Thursday, November 1, 2012

What Cheer?

In 1636, Roger Williams, the founder of Rhode Island who left Salem, Massachusetts to seek religious freedom, landed at modern-day Providence and was greeted by Narragansett Native Americans with "What Cheer, Netop". Netop was the Narragansett word for friend, and What Cheer was an old English greeting brought to New England by English settlers.

Ben eats calamari and Clams Casino.

Providence was pretty fantastic, even and above seeing Ben, who I was forced to hug and kiss multiple times. As you can see, we ate well. At Hemenway's we ordered chowder and the giant seafood platter and couldn't finish it. We had bison quesadillas at Tortilla Flats and many good cups of coffee elsewhere. I said "what cheer" to several delicious local beers over the weekend.

Ben lives in spitting distance of RISD and Brown University on College Hill, so there were tons of cute (and head) shops, bars, arthouse theaters and good-looking coeds. Even a Tealuxe! Saturday afternoon we went to a complicated graphic design exhibit at one of the RISD galleries, and here is Ben in the gardens outside:

The exhibit was beautiful and meta and mostly over my head, but I was amused by this page from a deconstructed artist's book.

We had beautiful, crisp weather all weekend except for a bit of spitting drizzle on Sunday. Saturday night we went to a multimedia dance performance at RISD, very modern and interesting with atonal electronic music and multiple projections on the floor and the screen behind the dancers. At least I thought so; color Ben "a little bored."

Providence is enormously photogenic, even with my indifferent phone camera. Many of the houses by the waterfront (where my hotel was) have plaques identifying the builder and the date.

From 1882.

Four tasteful pumpkins adorn the lintel.

My hotel room overlooked lovely India Point Park.

We also visited the Providence Athanaeum, the fourth oldest library in the country. It is still a circulating library, and there were students studying in the quiet, cozy space, the silence broken occasionally by the hiss of the Keurig machine. They still have their card catalog out to browse, though they are online now, of course.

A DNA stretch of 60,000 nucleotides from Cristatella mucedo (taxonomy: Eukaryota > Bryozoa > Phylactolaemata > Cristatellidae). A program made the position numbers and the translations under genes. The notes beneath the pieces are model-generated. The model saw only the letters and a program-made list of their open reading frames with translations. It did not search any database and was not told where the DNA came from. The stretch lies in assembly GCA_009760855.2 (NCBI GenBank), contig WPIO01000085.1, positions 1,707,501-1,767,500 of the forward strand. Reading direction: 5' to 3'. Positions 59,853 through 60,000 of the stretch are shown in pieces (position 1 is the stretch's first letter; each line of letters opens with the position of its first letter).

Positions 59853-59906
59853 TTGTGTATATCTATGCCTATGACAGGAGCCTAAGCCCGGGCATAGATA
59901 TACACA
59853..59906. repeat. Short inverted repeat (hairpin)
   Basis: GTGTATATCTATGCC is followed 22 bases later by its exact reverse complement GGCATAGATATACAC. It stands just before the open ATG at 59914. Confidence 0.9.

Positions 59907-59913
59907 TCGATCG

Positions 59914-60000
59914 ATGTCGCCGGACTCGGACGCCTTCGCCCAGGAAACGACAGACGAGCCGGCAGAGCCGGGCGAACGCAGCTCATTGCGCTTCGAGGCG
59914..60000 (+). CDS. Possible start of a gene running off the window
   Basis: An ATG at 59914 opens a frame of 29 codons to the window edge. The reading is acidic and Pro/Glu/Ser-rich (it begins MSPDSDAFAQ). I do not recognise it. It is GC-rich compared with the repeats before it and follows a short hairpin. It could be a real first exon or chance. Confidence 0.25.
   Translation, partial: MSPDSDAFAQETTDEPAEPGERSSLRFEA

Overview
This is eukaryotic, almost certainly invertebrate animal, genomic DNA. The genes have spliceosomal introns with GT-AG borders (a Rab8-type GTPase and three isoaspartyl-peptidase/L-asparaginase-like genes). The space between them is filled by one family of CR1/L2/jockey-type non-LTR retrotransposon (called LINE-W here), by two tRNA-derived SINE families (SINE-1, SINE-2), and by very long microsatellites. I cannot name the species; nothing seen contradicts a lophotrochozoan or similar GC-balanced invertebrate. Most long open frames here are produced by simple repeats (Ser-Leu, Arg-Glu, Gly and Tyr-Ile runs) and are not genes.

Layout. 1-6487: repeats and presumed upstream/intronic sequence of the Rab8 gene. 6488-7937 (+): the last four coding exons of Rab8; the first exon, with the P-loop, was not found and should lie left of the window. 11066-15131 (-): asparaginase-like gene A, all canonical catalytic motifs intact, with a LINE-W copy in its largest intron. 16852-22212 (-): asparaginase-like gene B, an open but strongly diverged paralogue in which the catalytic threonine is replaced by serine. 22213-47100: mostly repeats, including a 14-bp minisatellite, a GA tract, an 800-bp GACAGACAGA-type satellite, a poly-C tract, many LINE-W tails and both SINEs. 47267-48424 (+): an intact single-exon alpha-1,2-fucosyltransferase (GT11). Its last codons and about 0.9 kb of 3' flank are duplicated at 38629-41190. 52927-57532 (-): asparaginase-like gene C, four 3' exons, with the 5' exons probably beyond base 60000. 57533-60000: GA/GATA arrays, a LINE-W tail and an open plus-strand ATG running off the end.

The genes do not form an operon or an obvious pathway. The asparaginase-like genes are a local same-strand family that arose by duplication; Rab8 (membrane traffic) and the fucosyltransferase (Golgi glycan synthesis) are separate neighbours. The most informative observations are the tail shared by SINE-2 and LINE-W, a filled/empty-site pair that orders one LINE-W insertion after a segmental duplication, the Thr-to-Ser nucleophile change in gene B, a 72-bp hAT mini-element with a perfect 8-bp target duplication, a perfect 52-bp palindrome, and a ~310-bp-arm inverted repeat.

Catalog card from 1891.
Photos make it look kind of grand, but it is full of old wood and window seats. Both Ben and I immediately grabbed a magazine and sat down to read. It's that kind of place.

They had a financial crisis in 2005, and the board, after much deliberation, decided to sell their precious Audobon "elephant" folio - for $5 million. There was apparently a lawsuit in protest, but the sale went ahead, and now the library is thriving.  This is the Egyptian Cabinet on the main floor, built in 1838 to house their copy of Description de l'Egypte, now in their rare books room.

About as big as a coffin, cool manuscripts inside.

But enough about the library! We walked all over College Hill and downtown on Saturday, which eventually wore my feet out, and I had to sit down. In a shoe store.

Born Attila. They were $65 off!
Then I had to come home, only a few hours ahead of Hurricane Sandy. My flight was the last United flight out before they closed the airport. Ben got a lot of rain and wind, but never lost power, thankfully. He's coming here for Thanksgiving (yay!), but I plan to go back to Providence after Christmas. I'm so pleased he lives in such a wonderful city. What cheer, Ben!

1 comment:

  1. What cheer, indeed! Sounds like a marvelous time and a marvelous city. Glad to see Ben (and so happy to hear the hurricane left him unscathed) and I'm jealous of the presumably very fresh foods from the sea.

    Love your new Hun raiding footwear. Those boots are fierce!